Thank you so much. This page has been very helpful! :)

  3. This information is gold. I didn’t know Chinese medicine had this kind of lifesaving application. Thank you so much for this.

    • Chinese medicine is incredibly diverse and powerful, and there have been thousands of years behind its development and evolution. The best thing I can do is to share it with as many people as possible! And it is my great pleasure to do so. :)

      • Can anyone recommend what to do if someone has already had her gallbladder removed?

        Thank you

        • This is a question that I get asked a lot because many, many people have already had their gallbladders removed. Of course, it is difficult to say what specifically to recommend without knowing your particular case, but an acupuncturist would be able to, after looking at your medical history, determine what systems were out of balance and created the problem with your gallbladder in the first place and then would work to correct them. Having the gallbladder removed often thrown things further out of balance, but with acupuncture and herbs the equilibrium can be restored. There is also a large dietary component to gallbladder problems which the acupuncturist would be able to advise you about.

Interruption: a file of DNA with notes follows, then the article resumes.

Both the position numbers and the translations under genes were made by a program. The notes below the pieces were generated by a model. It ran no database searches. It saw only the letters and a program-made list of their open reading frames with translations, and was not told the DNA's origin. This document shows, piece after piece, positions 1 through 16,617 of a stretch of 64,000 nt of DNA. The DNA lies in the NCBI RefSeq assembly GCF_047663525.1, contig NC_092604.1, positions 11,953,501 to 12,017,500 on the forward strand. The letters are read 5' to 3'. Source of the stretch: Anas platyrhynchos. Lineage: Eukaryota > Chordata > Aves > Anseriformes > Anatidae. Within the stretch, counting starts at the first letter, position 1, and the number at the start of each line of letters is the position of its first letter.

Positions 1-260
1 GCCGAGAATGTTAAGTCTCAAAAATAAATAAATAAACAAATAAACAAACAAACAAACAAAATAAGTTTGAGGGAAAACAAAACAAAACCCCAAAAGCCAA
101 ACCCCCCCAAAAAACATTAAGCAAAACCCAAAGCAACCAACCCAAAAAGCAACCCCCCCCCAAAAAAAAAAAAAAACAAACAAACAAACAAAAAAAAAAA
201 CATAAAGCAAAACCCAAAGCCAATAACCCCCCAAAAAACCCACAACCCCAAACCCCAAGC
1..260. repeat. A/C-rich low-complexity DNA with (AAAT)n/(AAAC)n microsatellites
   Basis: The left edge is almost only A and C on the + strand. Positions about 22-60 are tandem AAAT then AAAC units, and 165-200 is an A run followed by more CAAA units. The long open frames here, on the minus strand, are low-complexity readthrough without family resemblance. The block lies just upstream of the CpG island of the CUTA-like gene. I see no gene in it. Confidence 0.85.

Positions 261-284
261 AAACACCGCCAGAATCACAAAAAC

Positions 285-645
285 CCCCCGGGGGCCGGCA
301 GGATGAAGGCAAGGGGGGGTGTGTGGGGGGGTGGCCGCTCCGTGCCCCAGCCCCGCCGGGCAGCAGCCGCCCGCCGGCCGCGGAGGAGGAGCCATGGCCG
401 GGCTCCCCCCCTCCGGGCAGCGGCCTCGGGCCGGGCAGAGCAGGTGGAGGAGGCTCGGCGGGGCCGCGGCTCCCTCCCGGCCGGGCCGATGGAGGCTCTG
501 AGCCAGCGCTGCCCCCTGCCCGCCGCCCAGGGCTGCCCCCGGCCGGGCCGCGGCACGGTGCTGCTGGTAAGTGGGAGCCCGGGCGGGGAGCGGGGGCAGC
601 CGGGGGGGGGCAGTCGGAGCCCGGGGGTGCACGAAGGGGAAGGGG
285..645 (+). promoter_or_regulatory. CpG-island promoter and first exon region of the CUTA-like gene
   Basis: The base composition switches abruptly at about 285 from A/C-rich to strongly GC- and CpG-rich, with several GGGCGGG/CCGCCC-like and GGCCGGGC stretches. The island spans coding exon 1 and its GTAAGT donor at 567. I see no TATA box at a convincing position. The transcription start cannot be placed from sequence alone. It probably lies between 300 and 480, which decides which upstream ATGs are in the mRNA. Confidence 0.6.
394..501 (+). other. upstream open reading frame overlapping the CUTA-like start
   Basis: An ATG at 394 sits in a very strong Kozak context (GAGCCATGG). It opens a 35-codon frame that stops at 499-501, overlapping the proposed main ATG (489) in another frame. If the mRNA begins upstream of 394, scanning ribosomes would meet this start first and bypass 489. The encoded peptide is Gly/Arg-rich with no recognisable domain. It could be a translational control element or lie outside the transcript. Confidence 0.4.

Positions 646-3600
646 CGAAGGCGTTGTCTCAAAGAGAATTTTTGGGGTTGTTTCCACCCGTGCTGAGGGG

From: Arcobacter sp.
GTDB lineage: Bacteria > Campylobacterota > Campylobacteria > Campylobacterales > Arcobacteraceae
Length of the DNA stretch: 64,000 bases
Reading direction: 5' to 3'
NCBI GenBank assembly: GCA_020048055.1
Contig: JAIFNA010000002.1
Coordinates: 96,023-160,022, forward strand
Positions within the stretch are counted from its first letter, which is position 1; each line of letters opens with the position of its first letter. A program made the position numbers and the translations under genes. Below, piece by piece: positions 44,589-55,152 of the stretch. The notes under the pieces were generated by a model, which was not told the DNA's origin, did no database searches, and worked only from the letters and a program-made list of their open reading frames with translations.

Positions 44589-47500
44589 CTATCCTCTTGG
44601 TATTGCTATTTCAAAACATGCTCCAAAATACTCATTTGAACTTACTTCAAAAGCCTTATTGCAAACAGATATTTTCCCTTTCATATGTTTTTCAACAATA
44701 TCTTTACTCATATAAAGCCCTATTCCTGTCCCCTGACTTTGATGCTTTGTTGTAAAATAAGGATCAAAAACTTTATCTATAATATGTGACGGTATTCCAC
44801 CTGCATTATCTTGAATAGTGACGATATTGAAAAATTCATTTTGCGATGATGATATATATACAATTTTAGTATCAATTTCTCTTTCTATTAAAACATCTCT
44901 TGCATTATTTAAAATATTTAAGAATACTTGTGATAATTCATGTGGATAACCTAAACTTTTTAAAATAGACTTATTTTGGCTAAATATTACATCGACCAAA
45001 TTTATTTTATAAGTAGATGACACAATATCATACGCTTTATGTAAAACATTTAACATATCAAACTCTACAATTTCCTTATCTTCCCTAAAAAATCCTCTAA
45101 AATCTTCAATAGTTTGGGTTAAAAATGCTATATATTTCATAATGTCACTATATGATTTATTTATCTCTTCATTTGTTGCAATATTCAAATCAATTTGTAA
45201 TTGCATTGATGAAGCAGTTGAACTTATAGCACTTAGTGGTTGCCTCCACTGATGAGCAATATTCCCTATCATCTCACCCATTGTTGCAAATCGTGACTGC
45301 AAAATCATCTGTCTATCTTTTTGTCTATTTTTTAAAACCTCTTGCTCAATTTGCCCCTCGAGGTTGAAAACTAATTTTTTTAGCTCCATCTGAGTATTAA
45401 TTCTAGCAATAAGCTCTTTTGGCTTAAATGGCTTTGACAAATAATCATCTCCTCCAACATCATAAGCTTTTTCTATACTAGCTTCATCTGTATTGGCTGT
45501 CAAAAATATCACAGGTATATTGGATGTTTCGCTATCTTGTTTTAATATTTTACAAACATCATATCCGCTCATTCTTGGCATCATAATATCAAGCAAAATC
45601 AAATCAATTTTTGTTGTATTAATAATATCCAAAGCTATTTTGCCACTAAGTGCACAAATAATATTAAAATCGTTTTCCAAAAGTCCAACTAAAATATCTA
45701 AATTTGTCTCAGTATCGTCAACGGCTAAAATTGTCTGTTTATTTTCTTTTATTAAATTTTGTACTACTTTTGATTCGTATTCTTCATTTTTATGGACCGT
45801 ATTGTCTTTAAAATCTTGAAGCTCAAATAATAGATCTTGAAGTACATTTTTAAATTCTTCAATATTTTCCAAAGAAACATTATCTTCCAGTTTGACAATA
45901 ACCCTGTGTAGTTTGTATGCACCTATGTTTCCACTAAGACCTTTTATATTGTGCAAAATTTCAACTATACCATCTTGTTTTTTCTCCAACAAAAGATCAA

The amazing thing about acupuncture is that it is so individualistic. 10 patients might come to you with the same gallbladder problem, but the treatment will never be the same, as the reasons for the problem and thus the treatment are always different. This is why acupuncture is so effective, because everyone is getting their very own individualized treatment to their particular problem.

          I hope that helps!
          Emma

          • Teena

            Hi ms emma i was diagnosed for having 1.5cm gallstones and free fluid in POD can u advice me what to do. Coz i really dont want to go surgery..

          • Emma

            Hello Teena,
            My best advice to you would be to find an acupuncturist/herbalist who could help you with a cleanse/flush to try to dissolve your stones, and then help you with some dietary modifications and can support your body through the changes with acupuncture and herbs. There is also a wonderful book called – The Amazing Liver & Gallbladder Flush by Andreas Moritz that is full of information about how to dissolve stones and heal up your gallbladder. It is available on Amazon.